Fund manager Chris Ciovacco breaks down Stanley Fischer’s recent interest rate commentary, and finds an interesting admission that may have big ramifications for stocks.
What Message Was Embedded In Fischer’s Entire Speech?
Human beings tend to look for data that supports their personal bias. This concept applies to interpreting information coming from the Federal Reserve. It would be easy to find portions of Vice Chairman Stanley Fischer’s remarks that support the case for raising rates as well as the case for holding rates steady for the remainder of 2016.
Fischer Says Low Rates Are Concerning
In Monday’s speech, Fischer enumerated concerns that are tied to an extended period of near-zero interest rates:
There are at least three reasons why we should be concerned about such low interest rates. First, and most worrying, is the possibility that low long-term interest rates are a signal that the economy’s long-run growth prospects are dim.
A second concern is that low interest rates make the economy more vulnerable to adverse shocks that can put it in a recession.
And the third concern is that low interest rates may also threaten financial stability as some investors reach for yield and compressed net interest margins make it harder for some financial institutions to build up capital buffers.
Does It Imply The Fed Needs To Hike Rates?
If the Fed Vice Chair comes out and says there are serious concerns about having low interest rates for an extended period of time, then it is logical to imply the Fed’s Vice Chair is in favor of hiking rates in December. However, the text of Fischer’s speech makes it clear that it is not that easy:
Now, I am sure that the reaction of many of you may be, “Well, if you and your Fed colleagues dislike low interest rates, why not just go ahead and raise them? You are the Federal Reserve, after all.” One of my goals today is to convince you that it is not that simple, and that changes in factors over which the Federal Reserve has little influence–such as technological innovation and demographics–are important factors contributing to both short- and long-term interest rates being so low at present.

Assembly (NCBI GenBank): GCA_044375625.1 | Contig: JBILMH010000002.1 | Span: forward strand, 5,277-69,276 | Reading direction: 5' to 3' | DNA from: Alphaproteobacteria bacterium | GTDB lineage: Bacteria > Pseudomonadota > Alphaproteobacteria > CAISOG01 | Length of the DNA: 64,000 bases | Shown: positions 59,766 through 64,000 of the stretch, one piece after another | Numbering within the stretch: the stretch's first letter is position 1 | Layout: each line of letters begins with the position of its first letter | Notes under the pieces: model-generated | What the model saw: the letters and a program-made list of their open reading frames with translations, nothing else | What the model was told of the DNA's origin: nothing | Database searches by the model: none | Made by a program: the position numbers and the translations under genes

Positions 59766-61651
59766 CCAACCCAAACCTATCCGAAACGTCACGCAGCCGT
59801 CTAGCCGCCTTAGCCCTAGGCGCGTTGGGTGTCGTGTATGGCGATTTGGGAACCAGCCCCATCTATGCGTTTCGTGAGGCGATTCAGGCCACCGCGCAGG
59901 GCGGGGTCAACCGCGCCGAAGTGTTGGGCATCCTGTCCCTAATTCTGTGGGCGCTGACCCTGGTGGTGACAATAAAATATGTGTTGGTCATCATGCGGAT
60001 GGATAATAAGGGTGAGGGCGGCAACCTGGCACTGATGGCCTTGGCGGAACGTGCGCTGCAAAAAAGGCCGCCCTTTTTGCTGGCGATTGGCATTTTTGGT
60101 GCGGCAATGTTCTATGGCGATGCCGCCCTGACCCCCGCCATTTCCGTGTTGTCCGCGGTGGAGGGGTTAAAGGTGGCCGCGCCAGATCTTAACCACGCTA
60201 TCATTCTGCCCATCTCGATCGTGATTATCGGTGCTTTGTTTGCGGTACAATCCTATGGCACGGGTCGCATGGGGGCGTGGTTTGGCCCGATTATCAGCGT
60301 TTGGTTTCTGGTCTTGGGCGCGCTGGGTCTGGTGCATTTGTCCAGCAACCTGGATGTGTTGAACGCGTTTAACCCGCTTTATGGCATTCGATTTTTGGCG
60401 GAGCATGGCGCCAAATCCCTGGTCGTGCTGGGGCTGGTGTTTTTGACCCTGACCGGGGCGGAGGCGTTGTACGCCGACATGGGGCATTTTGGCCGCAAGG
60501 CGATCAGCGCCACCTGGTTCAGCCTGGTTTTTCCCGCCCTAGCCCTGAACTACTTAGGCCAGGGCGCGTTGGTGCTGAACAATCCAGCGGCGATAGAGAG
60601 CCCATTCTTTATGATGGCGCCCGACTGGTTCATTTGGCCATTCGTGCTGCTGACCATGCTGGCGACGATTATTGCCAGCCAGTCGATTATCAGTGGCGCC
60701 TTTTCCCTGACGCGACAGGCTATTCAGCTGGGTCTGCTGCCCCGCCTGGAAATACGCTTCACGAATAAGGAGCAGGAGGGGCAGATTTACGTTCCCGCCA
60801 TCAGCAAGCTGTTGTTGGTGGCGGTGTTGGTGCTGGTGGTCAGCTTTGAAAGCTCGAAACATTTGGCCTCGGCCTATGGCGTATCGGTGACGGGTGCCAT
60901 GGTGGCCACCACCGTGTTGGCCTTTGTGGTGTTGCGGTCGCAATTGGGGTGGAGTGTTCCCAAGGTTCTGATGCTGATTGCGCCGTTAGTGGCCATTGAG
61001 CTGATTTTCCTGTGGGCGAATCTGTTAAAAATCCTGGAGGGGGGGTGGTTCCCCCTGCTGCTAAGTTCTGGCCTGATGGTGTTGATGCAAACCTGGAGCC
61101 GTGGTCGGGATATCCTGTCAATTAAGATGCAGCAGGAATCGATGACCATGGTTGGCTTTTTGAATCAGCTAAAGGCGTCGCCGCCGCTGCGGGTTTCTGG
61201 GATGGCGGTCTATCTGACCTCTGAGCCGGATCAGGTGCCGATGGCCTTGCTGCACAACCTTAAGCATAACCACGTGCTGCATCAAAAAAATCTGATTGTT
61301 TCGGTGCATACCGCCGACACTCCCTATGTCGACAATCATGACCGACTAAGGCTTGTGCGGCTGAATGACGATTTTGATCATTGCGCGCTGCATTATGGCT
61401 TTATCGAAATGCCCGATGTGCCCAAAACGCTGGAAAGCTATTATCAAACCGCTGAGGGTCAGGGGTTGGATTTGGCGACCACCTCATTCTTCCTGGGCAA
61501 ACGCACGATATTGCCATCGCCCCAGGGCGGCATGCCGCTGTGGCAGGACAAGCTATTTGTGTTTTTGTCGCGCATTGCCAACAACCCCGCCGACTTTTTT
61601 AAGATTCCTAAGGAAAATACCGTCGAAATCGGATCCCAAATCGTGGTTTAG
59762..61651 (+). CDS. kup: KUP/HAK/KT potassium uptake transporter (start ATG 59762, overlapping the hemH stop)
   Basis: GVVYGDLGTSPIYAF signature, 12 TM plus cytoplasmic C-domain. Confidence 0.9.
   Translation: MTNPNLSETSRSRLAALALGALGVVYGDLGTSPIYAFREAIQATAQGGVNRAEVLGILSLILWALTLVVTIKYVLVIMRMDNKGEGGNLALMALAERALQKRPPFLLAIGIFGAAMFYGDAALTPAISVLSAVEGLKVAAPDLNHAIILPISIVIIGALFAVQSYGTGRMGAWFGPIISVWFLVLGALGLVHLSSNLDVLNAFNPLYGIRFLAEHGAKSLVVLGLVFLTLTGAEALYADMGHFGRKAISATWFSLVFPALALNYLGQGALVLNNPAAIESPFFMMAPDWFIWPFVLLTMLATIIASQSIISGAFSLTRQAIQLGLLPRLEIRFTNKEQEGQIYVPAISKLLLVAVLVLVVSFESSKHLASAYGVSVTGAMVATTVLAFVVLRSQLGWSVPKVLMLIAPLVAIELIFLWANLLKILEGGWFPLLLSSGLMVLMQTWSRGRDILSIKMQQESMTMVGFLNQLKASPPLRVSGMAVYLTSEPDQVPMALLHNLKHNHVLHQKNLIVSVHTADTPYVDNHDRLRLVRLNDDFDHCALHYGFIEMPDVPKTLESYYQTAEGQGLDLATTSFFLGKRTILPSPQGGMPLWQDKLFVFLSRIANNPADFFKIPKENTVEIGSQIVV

Some Areas Are Outside Of The Fed’s Control
If Fischer believes successfully pushing interest rates higher is not as “simple” as the Fed hiking rates, what areas did he focus on during Monday’s speech? Excerpts from his prepared remarks provide some insight:
What might contribute to raising longer-run equilibrium interest rates?
- An improvement in animal spirits
- Expansionary fiscal policy (examples: boost government spending by 1 percent of GDP or cuts taxes by a similar amount.)
In summary, a variety of factors have been holding down interest rates and may continue to do so for some time. But economic policy can help offset the forces driving down longer-run equilibrium interest rates. Some of these policies may also help boost the economy’s growth potential.
Fed Desperately Wants Higher Rates
With rates near zero, central bankers are probably not sleeping very well given the limited ammunition they have to fight the next recession. The Fed wants to raise rates to put some bullets back in their chamber, but they don’t want to push the economy into a recession via an ill-timed rate hike. Based partly on the fear of hiking too soon, Janet Yellen’s remarks last Friday contained an easy to discern dovish tone. Fischer’s speech basically asked for fiscal help from Congress, something that has been absent for quite some time.
Stock Market Maintains Indecisive Stance
An October 12 article contained four charts outlining some key areas for the stock market. An updated version of one of the charts is shown below. Early in Tuesday’s session, the S&P 500 remained above several “we will learn something either way” levels.
The SPDR S&P 500 ETF Trust (NYSE:SPY) was unchanged in premarket trading Wednesday at $213.71 per share. Year-to-date, the largest ETF tracking the benchmark S&P 500 index has gained 4.83%.
This article is brought to you courtesy of Ciovacco Capital.